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Whores, courtesans and the rest of womankind

First, let me be clear, every woman has a brain. She has overt or subtle sexuality and her own unique way of expressing her sensuality. She can be celibate, a seductress AND a mom madonna-whoresimultaneously (so please throw the Madonna/whore perception out with the bath water). And, despite the current assault of radical Christians and fundamentalist Muslims alike, we do not need to have our bodies regulated by legal framework, shaming (and stoning or beheading) or in the courts.  A woman should be able to walk around topless, as men are often seen, should she so desire without fear of molestation. She should certainly never have to worry about being raped as many as 40 times a day (please sign the petition to right a still festering very old wrong) – simply because she is a woman!

I am spurred on by watching the most recent season of the American reality TV show The Bachelor where I was struck by the fact that two women (Renee and Cassandra who are single moms) were consistently referred to as “my special ones” by the bachelor Juan Pablo Galavis, other women, Andi and Sharleen, were clearly respected for their brains while others fell into the hot, hot, hot category and frankly seemed to be taken merely for their sexuality.  I am not buying into the damage control storyline that Juan Pablo was linguistically challenged (to explain his repeated faux pas) in English but I do believe that he both loves women and can also be a horrible misogynist at times.  Every woman comes across a guy exactly like Juan Pablo at least once in her dating career – eye candy but lacking in so many ways – but the contrast between him and sean-lowe-catherine-giudici-desiree-hartsock(super respectful)  Chris Siegfried and Sean Lowe of previous seasons was so astonishing that Disney-owned ABC’s producers must be more than a little embarrassed for getting their choice so wrong.

So I am writing about my gender, unified by our having vaginas, differentiated by how men have perceived and treated us over thousands of years, (the rise in female genital mutilation #FGM is a whole different post to be written), and the distinction between whores, courtesans and the rest of womankind that has sex (however frequently or infrequently).

For the sake of argument let’s assume that the hypothetical whore in this conversation has chosen her own path, that she was not abducted, sold via the global human trafficking networks, nor was she a child runaway with a pimp that keeps her on drugs and beats her on a regular basis – a woman such as Heidi Fleiss (or Pretty Woman prostitute as portrayed by Julia Roberts) I think ‘the idea’ that a woman, any woman, could sell her body by HER Mary-MagdCHOICE (despite the very real dangers involved) is what has scared men senseless since Biblical times (perhaps earlier).   A whore exists strictly to accommodate the demand for sex, in all its various permutations, another commodity in the world’s economic systems (umm, wrong) but she can be morally redeemed.  The tie of our feminine wisdom, ability to bring forth life that we know is our own child (never any doubt of who the mother is) as well as healing capacity dating back tens of thousands of years combined with the fact that women have twice as many nerve endings in our genitalia as men has caused us no end of difficulties with males.  That we still find men attempting legislate when and with whom a woman has sex only serves to underscore this fear of the ‘first original sin’ somehow (these) men would punish us for not loving them for all their inconsistencies and foibles or for our being in the wrong place at the wrong time.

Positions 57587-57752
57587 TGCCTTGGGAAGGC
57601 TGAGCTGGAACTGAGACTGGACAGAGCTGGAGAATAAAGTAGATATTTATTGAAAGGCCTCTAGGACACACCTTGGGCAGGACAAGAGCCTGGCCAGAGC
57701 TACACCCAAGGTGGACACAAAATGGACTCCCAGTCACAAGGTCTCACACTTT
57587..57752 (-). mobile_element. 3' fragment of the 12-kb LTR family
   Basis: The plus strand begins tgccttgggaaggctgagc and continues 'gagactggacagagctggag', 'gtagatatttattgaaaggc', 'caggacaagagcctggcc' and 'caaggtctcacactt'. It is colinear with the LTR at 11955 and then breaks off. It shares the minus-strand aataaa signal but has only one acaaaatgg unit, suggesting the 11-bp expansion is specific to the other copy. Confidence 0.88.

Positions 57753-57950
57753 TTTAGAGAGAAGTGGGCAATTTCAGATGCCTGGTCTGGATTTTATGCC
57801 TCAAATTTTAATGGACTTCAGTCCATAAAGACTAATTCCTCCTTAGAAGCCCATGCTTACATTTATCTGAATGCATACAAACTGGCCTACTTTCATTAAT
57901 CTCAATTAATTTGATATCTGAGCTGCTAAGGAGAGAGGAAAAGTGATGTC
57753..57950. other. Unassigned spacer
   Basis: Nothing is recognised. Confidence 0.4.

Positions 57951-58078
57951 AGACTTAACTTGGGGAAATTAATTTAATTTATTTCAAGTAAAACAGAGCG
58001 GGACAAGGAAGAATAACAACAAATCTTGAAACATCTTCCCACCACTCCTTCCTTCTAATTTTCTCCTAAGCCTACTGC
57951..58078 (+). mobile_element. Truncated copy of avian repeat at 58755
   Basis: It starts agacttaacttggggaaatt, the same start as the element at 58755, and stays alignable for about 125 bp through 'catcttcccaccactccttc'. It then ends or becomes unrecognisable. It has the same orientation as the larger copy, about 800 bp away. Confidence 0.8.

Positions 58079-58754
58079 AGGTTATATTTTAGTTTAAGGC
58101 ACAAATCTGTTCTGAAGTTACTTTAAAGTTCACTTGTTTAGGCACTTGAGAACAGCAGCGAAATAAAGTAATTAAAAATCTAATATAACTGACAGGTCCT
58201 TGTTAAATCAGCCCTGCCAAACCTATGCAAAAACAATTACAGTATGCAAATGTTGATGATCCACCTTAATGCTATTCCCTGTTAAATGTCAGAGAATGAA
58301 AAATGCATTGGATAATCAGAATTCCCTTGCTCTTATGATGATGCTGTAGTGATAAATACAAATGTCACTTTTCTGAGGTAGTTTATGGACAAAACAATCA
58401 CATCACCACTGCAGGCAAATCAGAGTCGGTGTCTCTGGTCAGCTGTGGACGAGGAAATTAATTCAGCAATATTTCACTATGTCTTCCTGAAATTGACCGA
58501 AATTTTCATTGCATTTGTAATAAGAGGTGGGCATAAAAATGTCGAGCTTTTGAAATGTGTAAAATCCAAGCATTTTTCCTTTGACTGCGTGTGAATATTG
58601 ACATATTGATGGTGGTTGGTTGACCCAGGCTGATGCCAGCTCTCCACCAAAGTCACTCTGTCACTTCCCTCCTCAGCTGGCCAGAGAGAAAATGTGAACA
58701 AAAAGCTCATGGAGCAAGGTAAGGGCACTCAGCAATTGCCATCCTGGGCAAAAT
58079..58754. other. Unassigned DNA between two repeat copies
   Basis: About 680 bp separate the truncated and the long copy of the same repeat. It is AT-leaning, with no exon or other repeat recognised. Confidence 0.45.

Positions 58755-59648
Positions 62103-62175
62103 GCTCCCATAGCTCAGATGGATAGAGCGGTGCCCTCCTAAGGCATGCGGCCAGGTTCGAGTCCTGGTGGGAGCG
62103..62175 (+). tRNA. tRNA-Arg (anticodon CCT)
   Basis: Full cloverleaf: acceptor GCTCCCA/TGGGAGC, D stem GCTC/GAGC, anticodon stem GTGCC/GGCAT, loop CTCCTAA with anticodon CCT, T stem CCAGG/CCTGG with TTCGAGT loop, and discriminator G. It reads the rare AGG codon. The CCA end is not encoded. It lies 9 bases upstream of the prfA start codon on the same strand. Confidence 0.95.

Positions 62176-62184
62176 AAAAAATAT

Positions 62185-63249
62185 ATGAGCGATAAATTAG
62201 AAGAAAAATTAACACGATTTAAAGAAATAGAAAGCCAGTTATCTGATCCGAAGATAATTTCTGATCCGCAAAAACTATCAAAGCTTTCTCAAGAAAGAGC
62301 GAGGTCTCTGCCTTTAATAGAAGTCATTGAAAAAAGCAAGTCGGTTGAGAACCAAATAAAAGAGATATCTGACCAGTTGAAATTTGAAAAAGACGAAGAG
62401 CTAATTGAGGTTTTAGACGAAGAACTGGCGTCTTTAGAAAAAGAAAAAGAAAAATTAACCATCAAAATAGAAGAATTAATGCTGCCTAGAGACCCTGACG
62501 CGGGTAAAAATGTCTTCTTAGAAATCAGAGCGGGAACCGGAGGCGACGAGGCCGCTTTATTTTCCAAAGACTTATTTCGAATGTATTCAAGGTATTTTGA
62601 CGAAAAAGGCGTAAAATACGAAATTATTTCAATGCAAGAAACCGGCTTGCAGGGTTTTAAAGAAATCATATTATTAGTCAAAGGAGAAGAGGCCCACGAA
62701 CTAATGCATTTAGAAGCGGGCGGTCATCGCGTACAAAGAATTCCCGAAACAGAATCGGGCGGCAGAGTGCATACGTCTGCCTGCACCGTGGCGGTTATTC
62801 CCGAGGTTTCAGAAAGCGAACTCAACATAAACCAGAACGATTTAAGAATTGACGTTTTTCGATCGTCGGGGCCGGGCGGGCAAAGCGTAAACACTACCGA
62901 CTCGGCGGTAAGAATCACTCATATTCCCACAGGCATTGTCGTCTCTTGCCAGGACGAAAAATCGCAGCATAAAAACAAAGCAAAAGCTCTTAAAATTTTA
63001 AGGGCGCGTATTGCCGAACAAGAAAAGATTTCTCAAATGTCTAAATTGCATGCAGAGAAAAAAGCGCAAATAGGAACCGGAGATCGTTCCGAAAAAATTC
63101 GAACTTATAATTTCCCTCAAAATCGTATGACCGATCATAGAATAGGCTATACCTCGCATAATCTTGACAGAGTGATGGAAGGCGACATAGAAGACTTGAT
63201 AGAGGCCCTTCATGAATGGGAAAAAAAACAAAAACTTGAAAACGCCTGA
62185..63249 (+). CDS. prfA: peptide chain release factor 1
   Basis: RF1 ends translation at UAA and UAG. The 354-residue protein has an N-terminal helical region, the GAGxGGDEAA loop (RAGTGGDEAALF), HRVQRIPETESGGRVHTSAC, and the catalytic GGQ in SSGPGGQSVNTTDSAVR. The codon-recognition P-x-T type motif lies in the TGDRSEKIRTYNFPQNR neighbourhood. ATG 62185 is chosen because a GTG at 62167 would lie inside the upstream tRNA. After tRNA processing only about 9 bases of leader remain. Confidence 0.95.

And then,

“I am like a guy, sexually,” I’d told a therapist I’d seen a couple times the year before – [...] “What’s a guy like?” he’d asked. “Detached,” I said. “Or many of them are, anyway. I’m like that too.  Capable of being detached when it comes to sex.”

~ Cheryl Strayed, describing herself, page 131, Wild

A woman who can (seemingly) treat sex as casually as (some) men do I think is generally being driven to such behavior by one of two scenarios – to feel something, anything (to be validated if only briefly) or to numb some kind of pain perpetrated in childhood.  In other words, she makes risky life choices rather than to become whole by doing the hard work necessary to overcome something quite horrible in her past.  I have witnessed ‘the hunger’ for having a lover and the pursuit of sexual attention most of my adult life (I have ever been the girlfriend you take along to get you out, keep you company and make sure you get home if you don’t “get lucky”) and it is painful.

venice

Modern Courtesans by http://tynesphoto.zenfolio.com/

I have two very dear girlfriends both highly intelligent and attractive women in the 40s at the cusp of their individual professional successes who give off palpable hunter energy (the goddess Diana, without the virginal aspect). One of these two women expresses (if only figuratively speaking) that in a past lifetime she was Veronica Franco.  (I am also writing a book about love that includes historical examples of these extraordinary women) – let’s be clear, a courtesan, and likewise the Geisha, was amply compensated for the delightful company which her brain offered, her ample hostessing skills, her ability to play a musical instrument or recite poetry and the salon which she maintained. She didn’t necessarily have sex (she decided who she wished to take as a lover, not her male guests, and sex was an option financially negotiated for exclusivity often with a lifetime annuity at termination).